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The bottom line is that ALL metals, whether they be aluminum, cadmium, mercury, or other, accelerates degeneration of the brain. Think of it as "arthritis" of the brain. You know the joke in college about "let's go lose some brain cells"? I don't care what the site says. This issue has been studied many, many times in journals like "The Clinical Journal of Neurology". I have also learned of this information through post graduate CEU classes in neurology. The issue of heavy metal pollutants and how it affects the body is not rocket science. The metals flow through the blood stream thus, affecting the blood vessels walls as well; it is one cause of high blood pressure.. Further, the metals love the nervous system. In this day and age of increased incidence of Alzheimer's why risk it for some weight savings? Moreover, heavy metal ingestion is cumulative. You have to actually "pull" it out using special techniques. If you are doing very rare trips that is one issue, but if you are like us and boat a lot, all aluminum accumulates like I said before. Before I was a med student I was an engineering student. Anodizing is a technique of hardening the surface of aluminum. It can be damaged; all you have to do is cut the cake with too heavy of a hand while the cake is still in the DO. Here is another positive about using cast iron, it is a great source of iron for those that run more on the anemic side. Women can benefit due to the fact that they lose blood every month.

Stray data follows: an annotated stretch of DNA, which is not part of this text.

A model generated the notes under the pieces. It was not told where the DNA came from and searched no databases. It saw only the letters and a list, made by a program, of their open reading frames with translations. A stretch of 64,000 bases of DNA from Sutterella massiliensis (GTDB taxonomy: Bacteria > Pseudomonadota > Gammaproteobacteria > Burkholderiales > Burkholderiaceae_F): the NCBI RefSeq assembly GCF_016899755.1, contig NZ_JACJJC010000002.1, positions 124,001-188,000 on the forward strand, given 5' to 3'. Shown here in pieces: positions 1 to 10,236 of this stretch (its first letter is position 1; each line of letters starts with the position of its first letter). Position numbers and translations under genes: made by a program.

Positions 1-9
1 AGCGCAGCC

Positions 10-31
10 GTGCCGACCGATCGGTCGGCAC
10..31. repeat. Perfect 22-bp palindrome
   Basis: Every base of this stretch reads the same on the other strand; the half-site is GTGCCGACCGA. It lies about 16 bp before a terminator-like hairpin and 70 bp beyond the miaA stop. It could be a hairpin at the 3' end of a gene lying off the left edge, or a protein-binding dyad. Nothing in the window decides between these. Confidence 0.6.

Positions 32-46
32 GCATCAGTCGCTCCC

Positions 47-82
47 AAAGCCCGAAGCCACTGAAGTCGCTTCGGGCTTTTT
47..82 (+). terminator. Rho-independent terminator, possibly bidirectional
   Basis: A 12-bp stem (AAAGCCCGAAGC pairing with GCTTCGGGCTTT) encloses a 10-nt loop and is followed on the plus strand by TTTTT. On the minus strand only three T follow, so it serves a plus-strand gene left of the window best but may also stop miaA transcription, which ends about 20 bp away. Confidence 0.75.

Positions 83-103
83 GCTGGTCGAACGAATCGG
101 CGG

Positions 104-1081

I have cooked with aluminum DO's in fact, it was on our last Salmon trip. Someone else brought the kitchen box. It cooks nice.
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Old 07-28-2016   #7